December 12, 2016
A few weeks ago, I stayed in the Grand Hotel in Rimini. This place has real significance for Italian movie lovers because this was the base camp for the brilliant Italian director Federico Fellini.
Not only did Fellini use the Grand Hotel in Rimini as his set, but he died there too, in the suite upstairs that he used as his office.
Fellini loved the absurd, the ridiculous. His movies, with their outrageous casts of Italian eccentrics, captured the booming, confident Italy of the 1950s, 1960s, 1970s and 1980s. In many ways, Fellini was post-war Italy’s scriptwriter.
But Fellini’s Italy is gone.
Italians are naturally nostalgic for that booming post-war period of nearly 50 years’ growth when Italy was rich, when mass immigration wasn’t an issue and when Italian produce was sold all around the world.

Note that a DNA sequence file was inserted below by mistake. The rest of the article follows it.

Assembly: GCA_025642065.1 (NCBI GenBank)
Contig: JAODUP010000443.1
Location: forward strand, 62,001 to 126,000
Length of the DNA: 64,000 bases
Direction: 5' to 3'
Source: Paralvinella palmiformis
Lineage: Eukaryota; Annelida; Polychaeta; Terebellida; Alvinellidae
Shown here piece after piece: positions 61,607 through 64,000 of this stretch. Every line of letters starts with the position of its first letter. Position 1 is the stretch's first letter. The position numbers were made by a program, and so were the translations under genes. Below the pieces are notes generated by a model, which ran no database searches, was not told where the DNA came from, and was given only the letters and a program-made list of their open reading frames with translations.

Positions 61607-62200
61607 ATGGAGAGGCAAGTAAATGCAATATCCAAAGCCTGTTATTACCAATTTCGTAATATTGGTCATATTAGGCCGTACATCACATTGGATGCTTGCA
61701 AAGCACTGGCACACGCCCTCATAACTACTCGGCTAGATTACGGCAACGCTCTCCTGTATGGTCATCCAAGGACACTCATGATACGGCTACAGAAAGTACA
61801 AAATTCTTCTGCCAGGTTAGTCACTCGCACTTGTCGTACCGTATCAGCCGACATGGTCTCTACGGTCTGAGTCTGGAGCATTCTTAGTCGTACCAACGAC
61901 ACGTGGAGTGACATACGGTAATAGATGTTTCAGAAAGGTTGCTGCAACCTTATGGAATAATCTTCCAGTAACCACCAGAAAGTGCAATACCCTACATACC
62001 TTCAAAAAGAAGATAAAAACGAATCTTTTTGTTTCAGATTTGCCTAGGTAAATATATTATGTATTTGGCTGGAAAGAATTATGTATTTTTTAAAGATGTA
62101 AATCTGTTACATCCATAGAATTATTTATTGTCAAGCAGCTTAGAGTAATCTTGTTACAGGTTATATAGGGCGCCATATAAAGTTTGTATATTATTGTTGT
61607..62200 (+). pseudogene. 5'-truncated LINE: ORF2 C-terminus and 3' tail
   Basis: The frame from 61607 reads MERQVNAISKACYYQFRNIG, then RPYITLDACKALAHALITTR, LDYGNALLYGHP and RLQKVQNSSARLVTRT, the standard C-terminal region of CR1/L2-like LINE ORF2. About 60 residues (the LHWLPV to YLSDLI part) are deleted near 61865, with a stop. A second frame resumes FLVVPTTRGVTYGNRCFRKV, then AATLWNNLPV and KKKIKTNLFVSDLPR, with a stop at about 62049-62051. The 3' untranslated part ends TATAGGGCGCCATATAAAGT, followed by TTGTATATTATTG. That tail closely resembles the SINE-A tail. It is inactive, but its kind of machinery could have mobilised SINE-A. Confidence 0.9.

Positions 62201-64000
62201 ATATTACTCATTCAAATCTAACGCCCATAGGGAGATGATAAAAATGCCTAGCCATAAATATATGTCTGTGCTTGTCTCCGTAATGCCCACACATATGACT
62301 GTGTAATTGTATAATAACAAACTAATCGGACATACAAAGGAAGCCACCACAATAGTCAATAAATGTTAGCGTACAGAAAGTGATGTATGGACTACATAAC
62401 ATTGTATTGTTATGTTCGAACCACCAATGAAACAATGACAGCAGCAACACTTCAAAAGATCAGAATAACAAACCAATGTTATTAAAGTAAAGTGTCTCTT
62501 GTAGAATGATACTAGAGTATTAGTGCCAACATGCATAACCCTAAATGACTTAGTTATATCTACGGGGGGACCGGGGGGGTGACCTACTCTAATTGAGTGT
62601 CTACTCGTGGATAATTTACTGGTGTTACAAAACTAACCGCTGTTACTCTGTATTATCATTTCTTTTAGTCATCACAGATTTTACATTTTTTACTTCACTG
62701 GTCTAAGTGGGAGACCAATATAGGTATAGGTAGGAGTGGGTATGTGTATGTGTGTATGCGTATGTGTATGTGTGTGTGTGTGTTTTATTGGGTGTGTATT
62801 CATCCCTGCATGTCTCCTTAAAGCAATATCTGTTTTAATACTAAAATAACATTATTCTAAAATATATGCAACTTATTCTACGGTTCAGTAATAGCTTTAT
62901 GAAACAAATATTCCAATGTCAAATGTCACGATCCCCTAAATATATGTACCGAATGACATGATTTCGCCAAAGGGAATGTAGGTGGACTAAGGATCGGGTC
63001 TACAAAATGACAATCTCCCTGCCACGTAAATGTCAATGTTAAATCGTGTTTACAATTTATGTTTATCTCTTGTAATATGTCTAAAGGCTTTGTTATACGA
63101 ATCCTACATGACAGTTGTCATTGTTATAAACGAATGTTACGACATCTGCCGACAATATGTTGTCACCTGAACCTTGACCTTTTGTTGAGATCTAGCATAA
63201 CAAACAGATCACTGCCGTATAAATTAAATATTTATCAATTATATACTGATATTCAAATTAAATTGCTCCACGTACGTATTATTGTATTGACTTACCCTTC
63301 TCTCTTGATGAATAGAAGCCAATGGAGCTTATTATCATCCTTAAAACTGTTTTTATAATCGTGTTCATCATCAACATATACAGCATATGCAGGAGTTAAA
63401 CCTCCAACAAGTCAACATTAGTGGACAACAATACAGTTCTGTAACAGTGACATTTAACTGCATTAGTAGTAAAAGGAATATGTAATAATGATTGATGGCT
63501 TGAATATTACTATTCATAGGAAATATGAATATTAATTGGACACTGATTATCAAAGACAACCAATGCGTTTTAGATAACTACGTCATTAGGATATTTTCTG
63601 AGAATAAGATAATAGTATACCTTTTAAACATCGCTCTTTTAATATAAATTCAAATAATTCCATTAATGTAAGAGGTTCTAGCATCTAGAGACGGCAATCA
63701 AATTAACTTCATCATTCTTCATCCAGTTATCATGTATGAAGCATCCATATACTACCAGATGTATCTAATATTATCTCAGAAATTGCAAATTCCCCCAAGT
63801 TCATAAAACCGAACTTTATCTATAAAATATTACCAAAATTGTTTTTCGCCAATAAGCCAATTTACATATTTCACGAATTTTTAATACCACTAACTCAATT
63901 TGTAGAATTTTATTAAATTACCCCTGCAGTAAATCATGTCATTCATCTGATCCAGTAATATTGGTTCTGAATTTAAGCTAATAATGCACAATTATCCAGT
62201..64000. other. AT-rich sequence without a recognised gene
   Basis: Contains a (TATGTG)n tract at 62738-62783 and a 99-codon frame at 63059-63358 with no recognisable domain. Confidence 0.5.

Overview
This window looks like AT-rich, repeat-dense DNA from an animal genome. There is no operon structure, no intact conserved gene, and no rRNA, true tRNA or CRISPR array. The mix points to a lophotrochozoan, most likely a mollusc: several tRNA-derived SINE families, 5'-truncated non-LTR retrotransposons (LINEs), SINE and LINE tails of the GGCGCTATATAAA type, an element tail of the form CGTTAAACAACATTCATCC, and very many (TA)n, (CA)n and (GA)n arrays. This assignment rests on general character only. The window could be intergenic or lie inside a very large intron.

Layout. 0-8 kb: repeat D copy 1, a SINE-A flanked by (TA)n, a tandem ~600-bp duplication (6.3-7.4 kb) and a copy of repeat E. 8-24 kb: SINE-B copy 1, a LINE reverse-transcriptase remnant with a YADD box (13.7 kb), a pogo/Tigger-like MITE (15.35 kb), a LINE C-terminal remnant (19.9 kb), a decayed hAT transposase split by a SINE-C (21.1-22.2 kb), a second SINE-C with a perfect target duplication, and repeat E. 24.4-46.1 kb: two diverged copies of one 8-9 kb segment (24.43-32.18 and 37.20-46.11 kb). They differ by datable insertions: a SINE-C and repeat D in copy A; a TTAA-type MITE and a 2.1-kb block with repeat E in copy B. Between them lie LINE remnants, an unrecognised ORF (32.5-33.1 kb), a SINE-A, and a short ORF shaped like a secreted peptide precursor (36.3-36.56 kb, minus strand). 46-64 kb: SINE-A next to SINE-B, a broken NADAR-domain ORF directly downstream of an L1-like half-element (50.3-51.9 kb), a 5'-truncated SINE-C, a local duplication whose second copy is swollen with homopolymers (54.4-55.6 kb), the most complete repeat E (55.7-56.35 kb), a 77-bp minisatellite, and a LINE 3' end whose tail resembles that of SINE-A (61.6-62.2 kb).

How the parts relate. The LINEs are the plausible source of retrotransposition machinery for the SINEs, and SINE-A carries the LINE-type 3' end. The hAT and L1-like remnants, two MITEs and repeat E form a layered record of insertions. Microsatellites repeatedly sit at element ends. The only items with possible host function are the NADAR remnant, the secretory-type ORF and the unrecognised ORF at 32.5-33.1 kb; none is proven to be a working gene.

Sometimes it is not appreciated quite how industrial Italy is. It has long been Europe’s second-biggest manufacturing power, beaten only by Germany. In some areas of design and high-quality manufacturing, Italy is still without peer.
However, since it gave up the lira and adopted the euro – in effect Germany’s currency – things have gone pear-shaped.
From 1945 to 1995, there was an understanding that Italy would devalue the lira. This is what Italy did. Traditionally, it devalued the lira every few years. This was expected and it kept Italian industry competitive.
So, for example, when Italy joined the EMS in 1979, the exchange rate was 443 lira per deutsche mark. By 1990, the year of German reunification, the rate was 750 lira to the deutsche mark. By 1995 it was 1,000 lira to the deutsche mark.
In the 1992 currency crisis the lira fell to a low of 1,250 against the deutsche mark before recovering a bit.
The gradual fall in the value of the lira was a price that the Italians were prepared to pay for industrial success. Contrary to the dogma spouted by Europe’s central bankers, Italian devaluations worked particularly well.
Just look at the numbers.